Gerrard On The Right – A Short Term Fix?

Gerrard On The Right – A Short Term Fix?
February 23, 2012 Mihail Vladimirov

Our tactical expert Mihail takes an in-depth look at our options on the right flank – and comes up with some interesting possibilities for the short-and medium term.

Prior to Steven Gerrard’s return from his long injury lay-off, there were plenty of discussions about his best position and tactical role. It’s been long argued that he is not tactically disciplined enough for a more deep-lying midfield role, to ‘sit’ and control the tempo a la Alonso, conducting the orchestra. The main consensus amongst we fans is that Gerrard was at his best in the hole behind the main striker. Yet a few years back , when Rafa first started to deploy him in just that role in his favourite 4-2-3-1 formation, most pundits and many fans initially questioned this decision, stating that Gerrard’s all-round set of skills should be used in a central midfield place, driving from box-to-box (the oft-repeated  Andy Gray view, ad nauseam).

From a purely tactical and strategic point of view, those pundits and fans are not taking into account two of the most important overall factors – the current formation and style within it (that the manager is obviously trying to install within the team), and the player’s current state of development (is he starting to develop some skills that should be best used in a different position and/or role; or are some of his best skills starting to decline so a change in his position and/or role is necessary?). These two factors are the most important when the manager is deciding who plays where and how to execute the grand tactical master plan.

In essence, playing best in one position/role in a certain formation doesn’t mean you will be at your best in the same position and role in a different formation. But on the other hand, it doesn’t automatically follow that you won’t be!  Especially as not only is the formation different, but the majority of your teammates that will play alongside you are different – which means different playing styles and the need for a different overall tactical balancing act from the manager.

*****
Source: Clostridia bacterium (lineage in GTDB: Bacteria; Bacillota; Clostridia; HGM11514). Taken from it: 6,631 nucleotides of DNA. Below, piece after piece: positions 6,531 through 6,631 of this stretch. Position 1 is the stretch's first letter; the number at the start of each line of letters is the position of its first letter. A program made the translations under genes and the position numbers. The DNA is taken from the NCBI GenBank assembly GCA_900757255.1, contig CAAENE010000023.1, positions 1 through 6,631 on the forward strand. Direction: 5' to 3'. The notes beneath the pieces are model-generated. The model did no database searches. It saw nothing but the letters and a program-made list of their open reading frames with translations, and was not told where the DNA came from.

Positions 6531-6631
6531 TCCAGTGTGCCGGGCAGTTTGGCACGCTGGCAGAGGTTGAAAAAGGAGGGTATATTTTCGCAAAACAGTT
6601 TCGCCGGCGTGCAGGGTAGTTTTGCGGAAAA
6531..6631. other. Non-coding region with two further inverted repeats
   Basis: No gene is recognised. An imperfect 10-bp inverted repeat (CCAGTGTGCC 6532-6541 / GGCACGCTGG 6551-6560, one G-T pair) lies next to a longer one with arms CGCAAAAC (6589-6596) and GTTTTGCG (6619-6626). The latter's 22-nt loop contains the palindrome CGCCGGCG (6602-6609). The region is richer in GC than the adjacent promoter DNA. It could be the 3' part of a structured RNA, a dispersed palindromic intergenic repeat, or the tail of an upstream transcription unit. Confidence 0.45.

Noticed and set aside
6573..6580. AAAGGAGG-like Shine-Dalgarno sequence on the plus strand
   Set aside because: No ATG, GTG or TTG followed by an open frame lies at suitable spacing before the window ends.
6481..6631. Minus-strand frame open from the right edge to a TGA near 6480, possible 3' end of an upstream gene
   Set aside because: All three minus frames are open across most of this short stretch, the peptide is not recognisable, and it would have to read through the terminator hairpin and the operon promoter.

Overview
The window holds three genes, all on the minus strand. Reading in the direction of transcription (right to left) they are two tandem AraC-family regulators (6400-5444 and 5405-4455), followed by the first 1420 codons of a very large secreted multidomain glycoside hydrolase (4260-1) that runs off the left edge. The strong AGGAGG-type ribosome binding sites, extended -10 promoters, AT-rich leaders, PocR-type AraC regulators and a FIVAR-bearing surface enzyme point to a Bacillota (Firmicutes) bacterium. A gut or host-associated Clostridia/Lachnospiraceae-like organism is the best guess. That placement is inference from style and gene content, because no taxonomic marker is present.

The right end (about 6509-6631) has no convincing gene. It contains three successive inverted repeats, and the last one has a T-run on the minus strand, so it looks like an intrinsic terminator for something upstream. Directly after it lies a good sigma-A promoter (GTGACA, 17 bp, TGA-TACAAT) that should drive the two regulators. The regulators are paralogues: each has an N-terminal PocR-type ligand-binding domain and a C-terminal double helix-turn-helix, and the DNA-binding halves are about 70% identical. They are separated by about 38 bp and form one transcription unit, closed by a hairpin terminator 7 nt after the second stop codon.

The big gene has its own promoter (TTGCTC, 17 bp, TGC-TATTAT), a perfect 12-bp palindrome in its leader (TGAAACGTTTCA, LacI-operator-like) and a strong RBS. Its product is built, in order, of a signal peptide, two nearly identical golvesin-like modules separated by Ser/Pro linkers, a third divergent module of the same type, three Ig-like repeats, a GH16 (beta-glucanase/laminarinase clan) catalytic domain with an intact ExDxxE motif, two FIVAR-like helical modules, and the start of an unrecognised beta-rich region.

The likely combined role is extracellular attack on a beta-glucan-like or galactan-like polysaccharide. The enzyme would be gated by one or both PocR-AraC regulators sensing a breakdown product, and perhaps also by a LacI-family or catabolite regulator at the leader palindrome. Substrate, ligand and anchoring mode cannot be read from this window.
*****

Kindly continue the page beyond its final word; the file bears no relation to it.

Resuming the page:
It  seems that Gerrard is losing his physical drive and power, something that was a big part of his all-round skill set. His driving Captain Fantastic persona is no more.  That doesn’t mean he is horribly slow, or that he can’t last a full match. But given his age and injuries he is never going to return to his previous physical attributes, which will only decline further. This is one of the main reasons why he can no longer provide the attacking drive and power in the hole in the manner he was once so eminently capable of, effectively driving the whole team.

In that zone (the hole), you need to be either fast or mobile enough to provide all-round attacking drive, and capable of either dribbling past the opponent’s defenders or physically driving past them, effectively being a false 10. Or, if you are initially a slower type of player with weaker overall physique, you need to be a genius in terms of vision and passing to create for your teammates enough chances for at least one or two of them to be turned into goals, effectively playing as a typical 10, an old-school playmaker.

For all of his great attributes, Gerrard never possessed the vision and playmaking skills of the classic playmaker, so losing that extra physical drive means his time playing in the hole is rapidly drawing to an end. It may already have done so.

And that’s why before the season, given the then apparent signs from Dalglish that he was going to play with a 4-4-2 formation with variants of 4-4-1-1 (including the 4-1-2-3) as the prime alternative, I’ve already argued Gerrard is best suited to the more deep-lying, controlling type of midfielder. And with hindsight, fast forwarding to the present, this is exactly where and how the manager is using our captain (both in the 4-4-2 and 4-1-2-3 formations).